How To Get The Old Fashioned In Season Of Dawn Looking Ahead to Q1 of 2009

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Looking Ahead to Q1 of 2009

We have all heard the old saying, “It is always dark before sunrise.” But when can we expect things to light up? There is a lot of confusion and distrust with the stock market in the tank, and many businesses have already filed or are preparing to file for bankruptcy, which while looking into the dark, we see less information. Expected for the first quarter of 2009.

Retailers will still pick through the rubble of a catastrophic holiday season. Some experts are predicting that we will see the highest number of retail store bankruptcies in 35 years, from small stores to entire supermarkets and from electronics to clothing. Many predict that the retail industry of the future will be facilitated with branded stores and thinner profits.

Many other banks will fail because they can not take on a lot of record of business loan losses and credit card failures. This will be a widespread system across the banking industry and local banks will collapse. This is despite the banks being collecting cash so they will have a buffer against losing their own potential. Citigroup has already received $ 25 billion in cash from the Fed and expect another $ 20 billion, but I do not believe it will be enough to get them out of the woods. So beware of Citigroup and at least another big bank that needs to be further nationalized.

It is clear that the automotive industry will not have stellar earnings information to report. Despite $ 6 billion in government assistance, it remains to be seen whether GM and Chrysler will be able to land. Despite the $ 5 billion stake in GMAC financing arm, I am not holding my breath about easing the credit crunch any time soon.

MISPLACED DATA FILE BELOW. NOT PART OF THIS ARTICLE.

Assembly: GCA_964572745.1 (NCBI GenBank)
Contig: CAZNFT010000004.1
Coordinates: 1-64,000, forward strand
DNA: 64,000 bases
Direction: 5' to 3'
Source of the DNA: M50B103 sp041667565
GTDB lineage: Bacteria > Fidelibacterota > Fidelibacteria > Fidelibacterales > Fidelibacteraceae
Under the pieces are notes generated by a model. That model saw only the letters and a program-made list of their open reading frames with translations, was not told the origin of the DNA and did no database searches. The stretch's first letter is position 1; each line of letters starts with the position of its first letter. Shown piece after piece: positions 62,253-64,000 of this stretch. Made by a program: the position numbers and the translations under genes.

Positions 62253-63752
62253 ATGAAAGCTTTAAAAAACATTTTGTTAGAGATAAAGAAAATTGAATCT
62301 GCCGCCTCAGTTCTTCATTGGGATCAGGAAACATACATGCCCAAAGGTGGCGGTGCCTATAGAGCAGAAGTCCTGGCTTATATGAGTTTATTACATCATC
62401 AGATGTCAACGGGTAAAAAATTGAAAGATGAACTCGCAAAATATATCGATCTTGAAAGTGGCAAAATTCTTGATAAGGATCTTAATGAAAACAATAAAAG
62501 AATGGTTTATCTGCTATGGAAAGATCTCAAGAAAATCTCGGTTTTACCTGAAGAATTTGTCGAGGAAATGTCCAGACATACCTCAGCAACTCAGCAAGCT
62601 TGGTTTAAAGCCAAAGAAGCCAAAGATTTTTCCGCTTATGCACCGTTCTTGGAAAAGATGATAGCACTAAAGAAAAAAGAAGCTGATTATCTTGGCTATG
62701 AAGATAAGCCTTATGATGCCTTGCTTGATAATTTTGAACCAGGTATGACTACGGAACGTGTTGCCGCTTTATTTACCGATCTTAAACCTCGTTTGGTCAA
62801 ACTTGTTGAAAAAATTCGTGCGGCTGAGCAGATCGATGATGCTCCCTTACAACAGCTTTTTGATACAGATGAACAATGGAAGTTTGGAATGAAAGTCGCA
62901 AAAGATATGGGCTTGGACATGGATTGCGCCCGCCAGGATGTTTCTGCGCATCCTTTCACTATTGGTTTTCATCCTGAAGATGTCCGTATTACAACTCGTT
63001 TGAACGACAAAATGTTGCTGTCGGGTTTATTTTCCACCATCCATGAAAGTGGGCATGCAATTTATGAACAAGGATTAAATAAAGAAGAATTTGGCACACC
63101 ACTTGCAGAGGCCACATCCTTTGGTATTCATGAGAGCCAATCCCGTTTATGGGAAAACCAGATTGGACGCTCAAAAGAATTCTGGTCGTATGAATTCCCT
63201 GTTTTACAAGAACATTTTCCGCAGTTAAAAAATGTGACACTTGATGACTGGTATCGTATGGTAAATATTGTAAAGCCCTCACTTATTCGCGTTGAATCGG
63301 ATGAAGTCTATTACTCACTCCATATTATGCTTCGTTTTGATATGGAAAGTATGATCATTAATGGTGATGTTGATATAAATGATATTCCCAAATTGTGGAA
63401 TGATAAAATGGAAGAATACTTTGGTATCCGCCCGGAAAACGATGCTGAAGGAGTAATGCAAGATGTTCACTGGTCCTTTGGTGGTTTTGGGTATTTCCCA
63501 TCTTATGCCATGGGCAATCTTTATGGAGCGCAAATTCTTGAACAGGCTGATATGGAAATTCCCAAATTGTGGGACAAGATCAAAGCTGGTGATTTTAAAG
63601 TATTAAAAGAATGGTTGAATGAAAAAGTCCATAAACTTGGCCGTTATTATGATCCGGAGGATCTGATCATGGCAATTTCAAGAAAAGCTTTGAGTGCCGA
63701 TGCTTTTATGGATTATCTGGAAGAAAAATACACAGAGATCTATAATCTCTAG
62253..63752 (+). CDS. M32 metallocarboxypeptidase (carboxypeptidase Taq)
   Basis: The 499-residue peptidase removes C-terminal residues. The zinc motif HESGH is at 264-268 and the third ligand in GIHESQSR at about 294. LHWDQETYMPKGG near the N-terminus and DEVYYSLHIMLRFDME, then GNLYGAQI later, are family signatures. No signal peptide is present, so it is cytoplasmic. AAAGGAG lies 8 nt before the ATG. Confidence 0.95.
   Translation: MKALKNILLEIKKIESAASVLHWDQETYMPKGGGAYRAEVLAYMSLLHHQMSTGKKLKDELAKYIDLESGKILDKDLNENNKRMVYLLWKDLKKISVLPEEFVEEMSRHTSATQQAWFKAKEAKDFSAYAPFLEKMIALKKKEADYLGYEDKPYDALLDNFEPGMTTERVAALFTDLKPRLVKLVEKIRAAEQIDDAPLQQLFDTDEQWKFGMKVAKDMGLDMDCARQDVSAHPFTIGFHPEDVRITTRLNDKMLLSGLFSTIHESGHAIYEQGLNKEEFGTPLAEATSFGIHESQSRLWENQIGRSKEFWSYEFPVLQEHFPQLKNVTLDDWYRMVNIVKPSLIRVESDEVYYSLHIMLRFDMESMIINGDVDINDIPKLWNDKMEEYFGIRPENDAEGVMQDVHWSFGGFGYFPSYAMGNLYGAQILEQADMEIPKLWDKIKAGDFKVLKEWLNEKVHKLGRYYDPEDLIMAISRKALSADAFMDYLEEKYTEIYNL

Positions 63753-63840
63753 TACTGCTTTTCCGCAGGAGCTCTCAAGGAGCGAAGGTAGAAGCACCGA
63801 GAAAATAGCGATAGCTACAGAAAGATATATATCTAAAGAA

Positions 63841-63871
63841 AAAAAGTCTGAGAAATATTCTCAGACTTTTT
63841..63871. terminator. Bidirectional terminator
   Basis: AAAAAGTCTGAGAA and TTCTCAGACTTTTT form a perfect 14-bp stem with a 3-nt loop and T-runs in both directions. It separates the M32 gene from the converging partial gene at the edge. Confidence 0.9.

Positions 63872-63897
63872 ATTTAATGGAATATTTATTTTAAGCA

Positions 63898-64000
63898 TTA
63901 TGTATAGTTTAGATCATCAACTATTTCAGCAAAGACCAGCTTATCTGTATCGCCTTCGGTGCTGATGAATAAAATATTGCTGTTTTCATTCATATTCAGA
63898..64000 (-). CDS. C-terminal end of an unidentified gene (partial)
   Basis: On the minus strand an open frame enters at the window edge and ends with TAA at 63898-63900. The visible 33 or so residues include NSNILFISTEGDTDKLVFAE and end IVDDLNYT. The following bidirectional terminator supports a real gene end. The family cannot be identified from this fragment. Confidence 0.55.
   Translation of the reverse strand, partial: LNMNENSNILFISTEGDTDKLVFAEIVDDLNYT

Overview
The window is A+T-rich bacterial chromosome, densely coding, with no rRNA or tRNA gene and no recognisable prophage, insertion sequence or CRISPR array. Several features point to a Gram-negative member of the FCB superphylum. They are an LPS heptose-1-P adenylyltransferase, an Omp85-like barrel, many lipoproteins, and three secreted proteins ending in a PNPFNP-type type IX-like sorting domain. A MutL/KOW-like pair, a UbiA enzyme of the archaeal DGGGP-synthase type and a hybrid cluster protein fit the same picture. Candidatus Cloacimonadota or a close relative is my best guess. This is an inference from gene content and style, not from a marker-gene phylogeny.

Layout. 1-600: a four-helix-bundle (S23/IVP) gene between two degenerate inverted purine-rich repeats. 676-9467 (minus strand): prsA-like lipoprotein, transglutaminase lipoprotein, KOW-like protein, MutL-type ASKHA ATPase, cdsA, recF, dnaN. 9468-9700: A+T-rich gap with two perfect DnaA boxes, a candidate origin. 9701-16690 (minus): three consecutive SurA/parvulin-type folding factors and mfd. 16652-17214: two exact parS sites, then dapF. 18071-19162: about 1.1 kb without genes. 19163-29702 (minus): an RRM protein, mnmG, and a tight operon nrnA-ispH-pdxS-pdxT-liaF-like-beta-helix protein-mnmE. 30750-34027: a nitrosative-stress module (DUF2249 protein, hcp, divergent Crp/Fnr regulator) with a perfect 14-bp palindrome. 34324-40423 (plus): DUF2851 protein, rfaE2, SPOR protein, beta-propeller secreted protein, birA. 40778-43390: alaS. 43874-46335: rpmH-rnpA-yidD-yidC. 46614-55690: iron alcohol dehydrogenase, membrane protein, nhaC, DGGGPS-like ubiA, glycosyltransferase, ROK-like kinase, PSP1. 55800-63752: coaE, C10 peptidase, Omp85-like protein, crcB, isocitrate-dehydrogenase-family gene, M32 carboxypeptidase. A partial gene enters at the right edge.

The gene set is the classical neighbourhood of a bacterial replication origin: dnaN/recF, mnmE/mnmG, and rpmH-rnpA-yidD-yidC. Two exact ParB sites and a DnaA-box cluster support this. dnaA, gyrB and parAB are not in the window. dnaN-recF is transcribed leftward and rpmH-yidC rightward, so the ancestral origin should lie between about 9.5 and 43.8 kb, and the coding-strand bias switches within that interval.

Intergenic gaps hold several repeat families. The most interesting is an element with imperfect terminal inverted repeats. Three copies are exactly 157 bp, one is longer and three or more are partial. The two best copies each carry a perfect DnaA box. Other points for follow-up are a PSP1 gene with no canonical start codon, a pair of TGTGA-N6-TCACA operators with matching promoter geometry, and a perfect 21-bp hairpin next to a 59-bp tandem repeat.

With lower consumption and demand, I do not expect oil and other commodities to recover in the first quarter. Crude oil prices, which saw widespread fluctuations in 2008, are likely to remain volatile until 2009. According to oil traders, economists and the International Energy Agency expect oil prices to hover between $ 40 and $ 65 a barrel. Prices peaked at $ 147.27 in July 2008, but the global credit crunch and recession fell below $ 50. Price changes may continue, but are expected to decline sharply in 2009. We can expect poor earnings reports for most corporations in Q4, 2008, and I expect further capital spending cuts across other industries. In fact, look for bankruptcy to separate many industries other than construction, finance and retail. Reports began to emerge last week that the world’s third-largest chemical company, LyondellBasell Industries, is considering filing for bankruptcy protection. Although corporate earnings are disappointing, I think we may see the market gain momentum from the Obama inauguration on January 20, but it will be short-lived. Consider the chaos he has inherited: Unemployment has risen, housing prices have fallen and GDP is expected to fall 6% in Q4, although real numbers will still arrive as projected for Q1 2009. Industrial production is likely to continue to decline, and while the Obama administration stands for hope and change, it may take until the end of Q2 or Q3 before consumer confidence shows any signs of improvement.

The economic crisis will continue not only in the United States, but will spread to other large and developing countries, causing further stalemate to the global economy. Expect more trade gaps, such as the current one between China and the United States, and a Mexican ban on US beef. This will result in short-term protectionism rather than open trade, a condition that could exist until the economy recovers around 2010.

Despite the gloom and doom and the long recession forecast, the Marist Institute for Public Opinion in Poughkeepsie, New York, conducted a survey and found some surprising results that most Americans. Optimistic about what was in store in 2009. Those with the highest expectations for a bright future are under the age of 45 and may not have lost a large portion of their retirement savings. Sixty-four percent of those under the age of 45 were optimistic, compared to 52 percent for those aged 45 and over.

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